4th year student Amy talks about studying Physics at the University of Birmingham.
Why choose Birmingham?
When I started looking at universities, I decided to visit a number of open days. When I came to Birmingham, I entered the Physics Department and within five minutes I was talking to some of the lecturers, not only about physics, but also about my interests and what they like to do outside of the department.
I just felt that it was a really friendly environment and I wanted to learn somewhere where I felt comfortable. So, after going to a number of universities, I decided that Birmingham fitted the lifestyle I wanted more than anywhere else.
In my first year I lived in the Beeches, one of the University's satellite sites. When I arrived I was quite worried, because I’d never visited the site before and I didn’t know any of the people I was moving in with. We sat around quite quietly until everyone’s parents went home – then everyone went down to the car park and I met about 50 people in the first minute! After that it was just one community of people, with the same worries and concerns, because we were all in the same situation.
My advice to people who are applying for university now is 'don’t worry about your accommodation!' It really doesn’t matter where you live, it’s going to be the people that you meet that makes your experience, not necessarily what your bedroom looks like. Saying that, we were in one of the cheaper accommodations and everything was of a perfect standard. I didn’t have any issues, whatsoever, so it's not something for you to be concerned about.
There is a wide range of facilities on campus for students. Walking around the campus you can quite easily get everything you need for day-to-day life. There are supermarkets and places to get food and there is a number of nice cafes where you can meet friends and go over some work if you need to do something – it's a very chilled atmosphere.
The library contains every book you could ever need for your course; no matter what your niche subject is, they’ll have a book for you. If they don’t, the ordering-in service is excellent. I know for a few of my projects, I’ve been studying things which are quite different from what other people are doing. The library staff have been really helpful about locating sources for me.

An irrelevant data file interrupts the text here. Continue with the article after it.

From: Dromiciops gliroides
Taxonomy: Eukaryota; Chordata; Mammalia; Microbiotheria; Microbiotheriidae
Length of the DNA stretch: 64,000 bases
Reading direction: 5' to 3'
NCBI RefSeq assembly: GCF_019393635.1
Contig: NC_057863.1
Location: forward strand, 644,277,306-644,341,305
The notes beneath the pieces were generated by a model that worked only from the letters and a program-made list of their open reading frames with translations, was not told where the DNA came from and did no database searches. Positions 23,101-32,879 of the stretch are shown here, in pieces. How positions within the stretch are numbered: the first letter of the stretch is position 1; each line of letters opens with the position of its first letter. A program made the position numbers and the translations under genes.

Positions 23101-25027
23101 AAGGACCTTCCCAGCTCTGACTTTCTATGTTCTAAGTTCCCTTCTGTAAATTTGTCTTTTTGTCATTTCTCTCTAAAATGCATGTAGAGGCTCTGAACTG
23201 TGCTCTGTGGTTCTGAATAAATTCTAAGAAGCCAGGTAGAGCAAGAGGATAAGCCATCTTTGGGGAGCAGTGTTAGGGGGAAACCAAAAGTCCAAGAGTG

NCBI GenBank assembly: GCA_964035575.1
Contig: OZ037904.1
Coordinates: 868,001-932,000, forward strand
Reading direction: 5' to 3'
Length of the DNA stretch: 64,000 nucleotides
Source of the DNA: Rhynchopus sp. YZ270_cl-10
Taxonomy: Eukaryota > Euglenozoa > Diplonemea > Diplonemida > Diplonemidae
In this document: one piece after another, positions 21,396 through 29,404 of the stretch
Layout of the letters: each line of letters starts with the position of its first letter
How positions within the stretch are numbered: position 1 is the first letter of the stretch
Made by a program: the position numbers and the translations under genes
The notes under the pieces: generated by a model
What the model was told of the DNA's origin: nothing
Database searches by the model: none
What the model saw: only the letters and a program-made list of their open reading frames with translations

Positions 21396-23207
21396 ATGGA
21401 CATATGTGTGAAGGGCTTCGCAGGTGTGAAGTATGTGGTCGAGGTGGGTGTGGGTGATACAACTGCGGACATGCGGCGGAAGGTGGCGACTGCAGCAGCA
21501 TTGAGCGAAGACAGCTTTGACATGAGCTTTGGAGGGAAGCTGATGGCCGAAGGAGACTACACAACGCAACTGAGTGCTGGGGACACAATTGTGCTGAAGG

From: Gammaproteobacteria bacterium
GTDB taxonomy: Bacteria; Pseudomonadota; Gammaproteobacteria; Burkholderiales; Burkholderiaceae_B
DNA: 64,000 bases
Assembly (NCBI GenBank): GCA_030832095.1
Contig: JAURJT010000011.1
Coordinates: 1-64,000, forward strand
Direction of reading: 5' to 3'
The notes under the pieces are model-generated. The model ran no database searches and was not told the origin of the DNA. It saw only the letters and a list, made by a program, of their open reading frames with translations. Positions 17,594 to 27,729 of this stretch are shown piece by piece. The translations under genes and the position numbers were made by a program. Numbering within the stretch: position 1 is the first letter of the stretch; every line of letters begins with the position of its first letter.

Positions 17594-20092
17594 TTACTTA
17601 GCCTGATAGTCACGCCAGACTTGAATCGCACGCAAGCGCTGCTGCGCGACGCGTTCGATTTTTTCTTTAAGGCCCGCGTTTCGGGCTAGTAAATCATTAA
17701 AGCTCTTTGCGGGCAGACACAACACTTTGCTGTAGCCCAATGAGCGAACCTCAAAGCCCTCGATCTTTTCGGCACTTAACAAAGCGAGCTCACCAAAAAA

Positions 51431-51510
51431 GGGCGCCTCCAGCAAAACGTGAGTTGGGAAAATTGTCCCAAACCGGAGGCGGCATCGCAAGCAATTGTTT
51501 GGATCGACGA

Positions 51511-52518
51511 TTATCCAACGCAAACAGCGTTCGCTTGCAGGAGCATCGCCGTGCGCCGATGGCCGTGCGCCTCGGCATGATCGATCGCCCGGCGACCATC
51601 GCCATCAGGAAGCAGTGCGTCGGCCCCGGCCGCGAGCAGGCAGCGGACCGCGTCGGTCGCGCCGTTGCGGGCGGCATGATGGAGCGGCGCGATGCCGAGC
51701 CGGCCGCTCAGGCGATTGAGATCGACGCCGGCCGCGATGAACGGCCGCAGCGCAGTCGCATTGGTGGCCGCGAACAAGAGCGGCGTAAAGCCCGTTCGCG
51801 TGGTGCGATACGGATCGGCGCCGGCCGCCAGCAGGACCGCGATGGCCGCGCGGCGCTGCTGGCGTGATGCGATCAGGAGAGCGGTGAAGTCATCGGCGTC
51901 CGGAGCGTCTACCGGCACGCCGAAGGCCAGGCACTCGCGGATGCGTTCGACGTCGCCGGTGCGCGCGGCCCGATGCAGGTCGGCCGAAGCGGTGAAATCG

There are a number of banks on campus, so if you need to go and sort out your finances, you can do that inbetween lectures. You don’t have to go into town, even though it’s only a short journey.
The Munrow Sports Centre has got an excellent gym – I play badminton in a couple of hour breaks between lectures. It’s just a really nice way to break up your day and get some of the things done while you are on campus without having to travel too far.
Advice to prospective students
My advice to prospective students is to research what course you want to study first, then go and visit a number of universities. You can only really get the feel of somewhere from visiting. While a prospectus can give you the basic facts, you are not going to understand what the atmosphere is like or get a chance to talk to students unless you go on a visit.
So, go and visit the universities and departments you are interested in studying at and ask the questions that you don’t necessarily think that other people would be interested in, the ones that are important to you. If there is a particular hobby you’ve got that you want to continue, check that there is facilities available for you to do that and make sure that you are going to be happy at the place that you choose.
After I’ve finished my degree I’d like to work in the financial sector, which may seem a little bit of a jump from physics but I have learnt a lot of transferable skills such as analytical skills, working with groups of people and other self-skills like computer-based work.
Quite a lot of these skills can be found in a number of degree programmes and are applicable to a wide range of jobs. So if you're not necessarily sure what you want to do after you’ve finished your degree, it doesn’t mean that you are narrowing your choices by taking a particular career path. At university level, you can change your mind afterwards for what you want to do.